Ex Parte Johnson

Annotate this Case

620 So. 2d 709 (1993)

Ex parte Rickey Lee JOHNSON. (In re Rickey Lee Johnson v. State).


Supreme Court of Alabama.

January 15, 1993.

Rehearing Denied April 9, 1993.

*710 Kevin M. Doyle and Bryan A. Stevenson, Montgomery, and Connie Parson, Birmingham, for petitioner.

James H. Evans, Atty. Gen., and Sandra J. Stewart and Melissa G. Math, Asst. Attys. Gen., for respondent.

STEAGALL, Justice.

Rickey Lee Johnson was convicted in the Jefferson Circuit Court of capital murder. In a unanimous decision, the Court of Criminal Appeals affirmed Johnson's conviction and sentence. Although Johnson raises numerous issues on appeal, we find it necessary to address only three of those issues.

A detailed discussion of the facts is contained in State v. Johnson, 620 So. 2d 679 (Ala.Cr.App.1992); thus, we begin by noting only the most pertinent details from the record. Seventy-year-old Emma Whitehead was severely beaten in her house on the afternoon of June 8, 1988, sustaining numerous head injuries that contributed to her death. Ruby Brown, Whitehead's cousin and housemate, testified at trial that she came onto the scene of the attack at approximately 3:45 p.m. She walked into Whitehead's house and saw a man, whom she later identified as Johnson, standing behind the door holding an electric clothes iron. The house had been ransacked. Johnson hit Brown with the iron, knocking her off balance, and then hit her in the head with a crystal candy dish. He left the *711 room, and Brown escaped out the front door into the yard; however, Johnson overtook her and dragged her back into the house, telling her that he was going to kill her. Once inside, he grabbed a brass lamp and hit Brown with it. She then saw him grab her purse and take about $78 dollars from it. Brown asked Johnson what he had done to Whitehead, and then she began to scream for help. Johnson replied that Brown should save her energy because Whitehead was going to need her assistance. He then began to beat Brown again, demanding money. Brown pretended to lose consciousness, until Johnson went into a back room of the house. She then realized that the house was on fire, and she escaped through the front door. When the police arrived, they found Whitehead's body; it was later determined that she had died from head injuries and smoke inhalation.

In the ensuing investigation of the murder, the police arrested Johnson as a suspect. Following his arrest, Johnson gave a statement to the police, which was audiotaped. His picture was included in a photographic array shown to Brown on June 16, 1988, and he appeared before her in a line-up on July 7, 1988. Brown was unable to identify her assailant on either occasion. Immediately after the July 7 line-up, Brown went to the office of Sgt. Randy Boissel, the investigating officer on the case, to look at another group of photographs. Boissel began to locate and organize photographs of several men who spent time at a vacant house located beside Brown's home. At trial, Brown testified that a photograph of Johnson fell out of one of the photograph books and that she then identified the person pictured in that photograph as her assailant.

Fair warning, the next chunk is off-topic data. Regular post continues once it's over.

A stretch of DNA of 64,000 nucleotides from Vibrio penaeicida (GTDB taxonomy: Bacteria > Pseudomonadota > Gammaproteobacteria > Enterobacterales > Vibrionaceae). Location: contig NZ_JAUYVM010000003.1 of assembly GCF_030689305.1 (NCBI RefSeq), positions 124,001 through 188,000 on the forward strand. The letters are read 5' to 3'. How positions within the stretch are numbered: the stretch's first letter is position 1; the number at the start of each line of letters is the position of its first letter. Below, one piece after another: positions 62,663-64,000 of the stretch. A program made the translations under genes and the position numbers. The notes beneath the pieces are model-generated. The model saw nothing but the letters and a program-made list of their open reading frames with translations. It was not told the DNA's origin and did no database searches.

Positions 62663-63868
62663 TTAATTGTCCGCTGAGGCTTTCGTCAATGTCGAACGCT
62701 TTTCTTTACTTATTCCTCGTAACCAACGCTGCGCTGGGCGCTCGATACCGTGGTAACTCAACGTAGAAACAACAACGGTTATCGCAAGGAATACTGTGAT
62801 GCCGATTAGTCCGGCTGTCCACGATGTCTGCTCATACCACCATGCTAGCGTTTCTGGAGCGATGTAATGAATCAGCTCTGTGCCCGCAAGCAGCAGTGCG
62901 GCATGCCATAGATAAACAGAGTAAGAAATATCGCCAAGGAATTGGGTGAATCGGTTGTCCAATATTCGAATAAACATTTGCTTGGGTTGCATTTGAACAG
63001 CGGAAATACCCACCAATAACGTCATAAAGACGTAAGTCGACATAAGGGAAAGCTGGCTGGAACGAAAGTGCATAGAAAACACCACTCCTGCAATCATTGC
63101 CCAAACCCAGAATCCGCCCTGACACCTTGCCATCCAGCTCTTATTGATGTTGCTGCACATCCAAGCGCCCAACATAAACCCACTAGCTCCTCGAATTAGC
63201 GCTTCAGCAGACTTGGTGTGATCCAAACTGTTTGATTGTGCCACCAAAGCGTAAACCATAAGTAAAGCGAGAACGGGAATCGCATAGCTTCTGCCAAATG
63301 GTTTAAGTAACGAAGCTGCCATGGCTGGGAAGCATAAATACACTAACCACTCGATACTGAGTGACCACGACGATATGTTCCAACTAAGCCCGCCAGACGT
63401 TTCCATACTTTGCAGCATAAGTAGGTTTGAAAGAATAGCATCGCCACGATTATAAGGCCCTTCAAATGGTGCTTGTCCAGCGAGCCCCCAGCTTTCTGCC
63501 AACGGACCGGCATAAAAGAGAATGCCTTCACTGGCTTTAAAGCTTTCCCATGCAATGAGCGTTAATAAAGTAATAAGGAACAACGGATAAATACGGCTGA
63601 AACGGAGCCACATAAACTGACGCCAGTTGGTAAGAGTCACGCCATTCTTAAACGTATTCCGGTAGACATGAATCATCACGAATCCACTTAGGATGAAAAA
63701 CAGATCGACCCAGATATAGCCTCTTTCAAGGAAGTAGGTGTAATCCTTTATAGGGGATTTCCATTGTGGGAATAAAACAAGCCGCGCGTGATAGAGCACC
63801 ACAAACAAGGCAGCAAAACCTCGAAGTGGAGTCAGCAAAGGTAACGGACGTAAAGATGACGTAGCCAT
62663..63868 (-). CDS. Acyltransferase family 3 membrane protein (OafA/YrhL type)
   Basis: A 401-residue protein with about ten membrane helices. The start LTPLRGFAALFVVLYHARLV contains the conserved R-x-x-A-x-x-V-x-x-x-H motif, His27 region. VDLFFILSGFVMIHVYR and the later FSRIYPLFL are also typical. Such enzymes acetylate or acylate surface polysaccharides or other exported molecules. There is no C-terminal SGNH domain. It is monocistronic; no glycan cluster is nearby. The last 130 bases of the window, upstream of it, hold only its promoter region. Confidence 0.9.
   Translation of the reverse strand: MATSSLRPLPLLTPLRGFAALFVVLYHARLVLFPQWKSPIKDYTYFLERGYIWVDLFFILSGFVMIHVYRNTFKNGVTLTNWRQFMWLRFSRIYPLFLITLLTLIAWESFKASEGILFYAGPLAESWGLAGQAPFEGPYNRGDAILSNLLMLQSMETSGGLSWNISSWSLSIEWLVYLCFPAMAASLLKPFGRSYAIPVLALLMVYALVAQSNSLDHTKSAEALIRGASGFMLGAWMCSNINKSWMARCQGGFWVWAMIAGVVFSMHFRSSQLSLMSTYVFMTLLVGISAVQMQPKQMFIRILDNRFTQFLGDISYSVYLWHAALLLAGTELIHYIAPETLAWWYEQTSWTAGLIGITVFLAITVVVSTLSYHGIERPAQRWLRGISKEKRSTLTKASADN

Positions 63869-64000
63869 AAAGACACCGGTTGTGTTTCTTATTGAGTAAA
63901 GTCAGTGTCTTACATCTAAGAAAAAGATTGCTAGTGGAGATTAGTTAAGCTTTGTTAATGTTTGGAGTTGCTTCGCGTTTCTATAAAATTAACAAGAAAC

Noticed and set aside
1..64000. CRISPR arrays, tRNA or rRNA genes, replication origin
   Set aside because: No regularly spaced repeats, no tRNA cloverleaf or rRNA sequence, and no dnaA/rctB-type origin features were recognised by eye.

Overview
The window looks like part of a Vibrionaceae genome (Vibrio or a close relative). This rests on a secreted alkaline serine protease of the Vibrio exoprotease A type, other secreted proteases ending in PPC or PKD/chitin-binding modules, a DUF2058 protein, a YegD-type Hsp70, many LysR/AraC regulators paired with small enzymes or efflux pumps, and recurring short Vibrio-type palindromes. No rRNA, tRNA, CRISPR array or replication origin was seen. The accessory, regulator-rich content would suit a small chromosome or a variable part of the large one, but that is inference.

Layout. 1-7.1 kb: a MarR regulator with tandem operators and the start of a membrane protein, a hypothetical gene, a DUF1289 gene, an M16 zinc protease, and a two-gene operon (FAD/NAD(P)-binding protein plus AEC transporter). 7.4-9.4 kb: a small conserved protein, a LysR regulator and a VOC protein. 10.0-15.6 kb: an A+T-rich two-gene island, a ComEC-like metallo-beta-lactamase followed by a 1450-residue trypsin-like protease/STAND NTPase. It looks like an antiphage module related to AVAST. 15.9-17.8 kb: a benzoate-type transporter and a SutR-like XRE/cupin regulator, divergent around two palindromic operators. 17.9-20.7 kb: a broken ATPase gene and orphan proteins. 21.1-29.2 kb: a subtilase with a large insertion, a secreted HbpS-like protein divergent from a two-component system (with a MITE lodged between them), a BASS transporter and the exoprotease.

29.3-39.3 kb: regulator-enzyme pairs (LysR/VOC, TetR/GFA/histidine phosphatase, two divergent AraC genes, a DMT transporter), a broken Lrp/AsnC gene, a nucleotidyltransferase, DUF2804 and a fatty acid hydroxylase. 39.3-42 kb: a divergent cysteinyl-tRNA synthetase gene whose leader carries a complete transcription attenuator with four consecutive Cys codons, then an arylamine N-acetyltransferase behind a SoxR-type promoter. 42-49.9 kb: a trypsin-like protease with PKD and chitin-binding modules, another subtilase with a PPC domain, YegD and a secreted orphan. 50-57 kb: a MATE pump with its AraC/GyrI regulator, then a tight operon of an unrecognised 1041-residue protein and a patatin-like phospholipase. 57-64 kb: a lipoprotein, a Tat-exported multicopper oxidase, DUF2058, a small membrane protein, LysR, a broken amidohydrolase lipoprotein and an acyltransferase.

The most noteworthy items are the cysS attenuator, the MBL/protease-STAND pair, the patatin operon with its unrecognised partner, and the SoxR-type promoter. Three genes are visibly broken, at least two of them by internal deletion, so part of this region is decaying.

The first issue raised is whether the trial court erred in admitting into evidence the audiotaped statement Johnson gave to the police following his arrest. Johnson contends that that statement was involuntary and violated the principles of Miranda v. Arizona, 384 U.S. 436, 86 S. Ct. 1602, 16 L. Ed. 2d 694 (1966), and was thus due to be suppressed.

An in-custody statement by an accused is prima facie involuntary and inadmissible; to overcome this presumption, the State must first establish that before the defendant gave his statement the police informed him of his rights, as required by Miranda. Ex parte Callahan, 471 So. 2d 463 (Ala.1985). See, also, Swicegood v. State, 50 Ala.App. 105, 277 So. 2d 380 (1973). To this end, the State must spell out with clarity and precision the specific Miranda warnings the police gave to the defendant. Swicegood.

At trial, Sgt. Boissel testified that Johnson volunteered to give a statement following his arrest and after being given a Miranda warning. Boissel testified:

"Q. All right. Prior to having this conversation with Rickey Johnson did you read him what is commonly known as his Miranda rights? "A. I did."

This was the extent of the State's inquiry as to exactly what the police said to Johnson concerning his Miranda rights before they took his statement. Under the principles of Swicegood, this exchange was not sufficient to establish the necessary Miranda predicate, because the general question of whether the Miranda warnings were given does not adequately establish whether the warnings were properly given and understood by the defendant. Swicegood. See, also, Arthur v. State, 575 So. 2d 1165 (Ala.Crim.App.1990), cert. denied, 575 So. 2d 1191 (Ala.1991); Robinson v. State, 399 So. 2d 902 (Ala.Crim.App.1981); and Thomas v. State, 370 So. 2d 1066 (Ala.Crim. App.1978), writ quashed, 370 So. 2d 1070 (Ala.1979). In each of those cases, the State sought to establish a Miranda predicate by merely asking the police whether the warnings were given, and this was consistently held to be inadequate under Swicegood. The Court of Criminal Appeals properly explained in Thomas: